John Foley

 

John Foley FRSA is an audiobook producer and puzzle setter. After years of stage work as an actor, he turned to writing and radio. He has scripted and voiced more than 600 programmes for BBC English/World Service. Other audio work includes adapting numerous plays by writers such as Alan Bennett, Ronald Harwood, John Osborne, J. B. Priestley and Victoria Wood for World Service Drama and Radio 4. John has also produced more than 100 audiobooks for Macmillan, Naxos and Random House, mainly of unabridged classics by Boccaccio, Fanny Burney, Byron, Dostoevsky, Theodore Dreiser, Gogol, Hardy, Henry James, Kipling, D.H. Lawrence, Trollope, H. G. Wells, Virginia Woolf, and many others.

Previously published works include The Guinness Book of Beards & Moustaches (with Leslie Dunkling), and The Guinness Encyclopedia of Signs & Symbols; a volume of musical anecdotes for Classic FM; stories for Disney comics, and a number of graded readers for children including Rubbish Rivals and Smellybear.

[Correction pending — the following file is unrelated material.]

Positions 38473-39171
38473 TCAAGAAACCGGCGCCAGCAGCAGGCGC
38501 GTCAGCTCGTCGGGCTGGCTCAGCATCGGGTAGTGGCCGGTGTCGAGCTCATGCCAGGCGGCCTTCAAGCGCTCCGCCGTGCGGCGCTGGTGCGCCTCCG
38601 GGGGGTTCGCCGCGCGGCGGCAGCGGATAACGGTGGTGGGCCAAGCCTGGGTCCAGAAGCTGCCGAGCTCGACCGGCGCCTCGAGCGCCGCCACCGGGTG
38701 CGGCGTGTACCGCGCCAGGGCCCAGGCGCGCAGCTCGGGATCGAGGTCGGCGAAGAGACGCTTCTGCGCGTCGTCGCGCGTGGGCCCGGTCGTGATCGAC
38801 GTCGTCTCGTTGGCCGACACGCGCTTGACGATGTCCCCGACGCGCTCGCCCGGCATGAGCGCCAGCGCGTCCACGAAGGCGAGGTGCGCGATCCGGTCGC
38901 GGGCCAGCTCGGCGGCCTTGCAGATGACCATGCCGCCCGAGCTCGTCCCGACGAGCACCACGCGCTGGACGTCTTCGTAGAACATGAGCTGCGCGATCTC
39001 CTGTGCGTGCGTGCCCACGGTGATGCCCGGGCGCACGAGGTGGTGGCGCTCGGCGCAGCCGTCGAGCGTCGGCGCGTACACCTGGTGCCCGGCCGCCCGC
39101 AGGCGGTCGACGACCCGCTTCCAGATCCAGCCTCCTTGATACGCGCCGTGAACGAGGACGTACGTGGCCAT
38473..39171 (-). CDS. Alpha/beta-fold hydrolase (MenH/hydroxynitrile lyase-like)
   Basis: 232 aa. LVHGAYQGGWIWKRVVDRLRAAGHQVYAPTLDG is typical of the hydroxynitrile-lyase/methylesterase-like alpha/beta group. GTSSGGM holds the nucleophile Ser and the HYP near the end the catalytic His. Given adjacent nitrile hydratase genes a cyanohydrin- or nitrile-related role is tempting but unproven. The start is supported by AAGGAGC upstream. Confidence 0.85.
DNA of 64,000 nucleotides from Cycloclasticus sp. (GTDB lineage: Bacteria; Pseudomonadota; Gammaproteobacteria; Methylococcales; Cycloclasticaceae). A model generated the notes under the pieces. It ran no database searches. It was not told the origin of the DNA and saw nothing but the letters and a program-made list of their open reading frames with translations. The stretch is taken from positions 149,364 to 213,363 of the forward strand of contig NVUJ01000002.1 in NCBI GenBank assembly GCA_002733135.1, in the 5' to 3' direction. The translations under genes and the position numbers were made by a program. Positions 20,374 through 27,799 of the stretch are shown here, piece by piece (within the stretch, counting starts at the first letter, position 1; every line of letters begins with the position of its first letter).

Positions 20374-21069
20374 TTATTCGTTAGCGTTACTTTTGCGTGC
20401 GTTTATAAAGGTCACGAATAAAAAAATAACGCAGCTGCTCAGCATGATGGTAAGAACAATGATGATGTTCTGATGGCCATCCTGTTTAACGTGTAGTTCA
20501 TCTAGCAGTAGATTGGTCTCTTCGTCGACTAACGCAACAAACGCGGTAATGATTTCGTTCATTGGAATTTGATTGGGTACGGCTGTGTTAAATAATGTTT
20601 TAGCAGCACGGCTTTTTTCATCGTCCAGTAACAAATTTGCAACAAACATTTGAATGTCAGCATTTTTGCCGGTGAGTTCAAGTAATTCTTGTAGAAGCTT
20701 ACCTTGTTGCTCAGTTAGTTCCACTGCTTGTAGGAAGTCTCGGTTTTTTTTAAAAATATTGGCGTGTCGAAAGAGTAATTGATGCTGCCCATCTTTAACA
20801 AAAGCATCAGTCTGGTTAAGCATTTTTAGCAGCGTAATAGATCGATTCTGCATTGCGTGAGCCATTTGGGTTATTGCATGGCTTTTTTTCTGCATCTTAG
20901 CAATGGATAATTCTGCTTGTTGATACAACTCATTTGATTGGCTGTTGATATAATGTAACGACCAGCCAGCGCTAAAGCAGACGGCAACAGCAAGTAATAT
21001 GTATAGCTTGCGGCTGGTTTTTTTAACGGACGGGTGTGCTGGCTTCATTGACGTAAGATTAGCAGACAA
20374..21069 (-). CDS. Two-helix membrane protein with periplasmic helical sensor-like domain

He is the ‘London Office’ for The School Times International (Denmark), and a regular contributor of French-themed crosswords and puzzles to The Connexion (‘France’s English-language newspaper’).

Seven Simple and Slightly Silly Stories, published as a stocking filler for Christmas 2017, was followed last year by Another Seven Simple and Slightly Silly Stories. Inspired by summers spent in Hans Christian Andersen’s house in Copenhagen, both collections of fables are enlivened by drawings from award-winning screenwriter, illustration artist and actor Grant Cathro. All profits from the first book are shared between Macmillan Cancer Support and The Silver Line, while from the second book all profits go to Mencap (www.mencap.org.uk). Similarly, all profits from the latest book, The Bear in the Fifth Floor Flat, are also for Mencap.

The third collection of fables, Still More Simple and Slightly Silly Stories, is scheduled for autumn 2020, again as a stocking filler for Christmas.

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“I absolutely loved it. I really felt like that little girl... It really touched my heart.”

Alison Steadman